On November 29 local time, the German Federal Statistical Office announced its estimated inflation rate in Germany for November. According to the report, the country’s inflation rate in November is expected to be 10%, slightly lower than 10.4% in October, which is the first time since July this year that Germany’s inflation rate has declined.
Germany’s Federal Statistical Office said price increases slowed in November. In recent months, high energy and food prices have pushed up inflation and the situation in November did not substantially change.
Energy prices in November were 38.4 percent higher than a year earlier, while food prices rose 21 percent year-on-year, according to preliminary data. Rising inflation leads to a decline in real purchasing power and workers’ wages continue to depreciate. Wages in Germany increased by 2.3% in the third quarter compared to the previous year, however this increase was offset by the increase in consumer prices. Adjusted for price developments, real incomes for Germans fell by 5.7% year-on-year, the largest drop since the data began in 2008.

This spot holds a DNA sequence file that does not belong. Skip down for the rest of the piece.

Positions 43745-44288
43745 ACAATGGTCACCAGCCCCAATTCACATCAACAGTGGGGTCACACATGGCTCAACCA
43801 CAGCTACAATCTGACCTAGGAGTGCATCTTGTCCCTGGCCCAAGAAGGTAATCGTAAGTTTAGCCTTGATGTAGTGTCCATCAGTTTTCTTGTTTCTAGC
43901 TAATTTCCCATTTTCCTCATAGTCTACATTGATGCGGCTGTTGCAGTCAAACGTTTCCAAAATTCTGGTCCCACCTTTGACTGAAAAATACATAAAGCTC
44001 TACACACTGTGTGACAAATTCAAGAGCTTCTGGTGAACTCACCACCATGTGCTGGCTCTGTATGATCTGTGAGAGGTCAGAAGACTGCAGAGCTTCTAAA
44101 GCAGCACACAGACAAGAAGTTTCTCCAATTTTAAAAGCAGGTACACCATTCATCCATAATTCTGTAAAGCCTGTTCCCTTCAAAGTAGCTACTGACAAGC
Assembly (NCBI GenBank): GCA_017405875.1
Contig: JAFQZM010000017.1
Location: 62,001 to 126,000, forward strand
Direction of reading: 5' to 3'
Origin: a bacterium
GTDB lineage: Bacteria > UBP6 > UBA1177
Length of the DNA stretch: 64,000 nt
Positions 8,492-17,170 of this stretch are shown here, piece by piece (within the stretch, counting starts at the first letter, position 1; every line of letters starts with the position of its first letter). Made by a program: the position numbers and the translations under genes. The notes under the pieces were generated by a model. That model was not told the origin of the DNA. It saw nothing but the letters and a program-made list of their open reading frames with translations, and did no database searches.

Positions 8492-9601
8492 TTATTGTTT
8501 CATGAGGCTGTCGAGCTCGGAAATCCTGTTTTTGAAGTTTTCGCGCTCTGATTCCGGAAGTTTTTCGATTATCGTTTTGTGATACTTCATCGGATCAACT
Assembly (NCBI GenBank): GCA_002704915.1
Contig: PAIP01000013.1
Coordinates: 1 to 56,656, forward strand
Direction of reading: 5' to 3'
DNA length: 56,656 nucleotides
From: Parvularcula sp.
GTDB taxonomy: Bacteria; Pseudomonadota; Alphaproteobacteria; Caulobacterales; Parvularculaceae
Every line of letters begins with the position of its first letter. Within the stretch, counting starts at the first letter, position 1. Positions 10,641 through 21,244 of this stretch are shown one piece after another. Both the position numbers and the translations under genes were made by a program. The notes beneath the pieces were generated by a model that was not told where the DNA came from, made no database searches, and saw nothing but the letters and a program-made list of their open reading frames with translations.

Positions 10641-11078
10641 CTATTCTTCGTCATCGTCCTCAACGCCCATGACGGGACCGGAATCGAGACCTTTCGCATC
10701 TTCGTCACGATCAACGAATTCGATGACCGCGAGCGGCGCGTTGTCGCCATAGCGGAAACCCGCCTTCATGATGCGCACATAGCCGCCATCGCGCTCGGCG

Economists believe there is still no sign of a complete easing in inflation. Cramer, chief economist at Commerzbank, said inflation is likely to fall sharply from next spring when gas and electricity price cuts take effect and the impact of energy prices on inflation is reduced accordingly . (Headquarters reporter Yu Peng)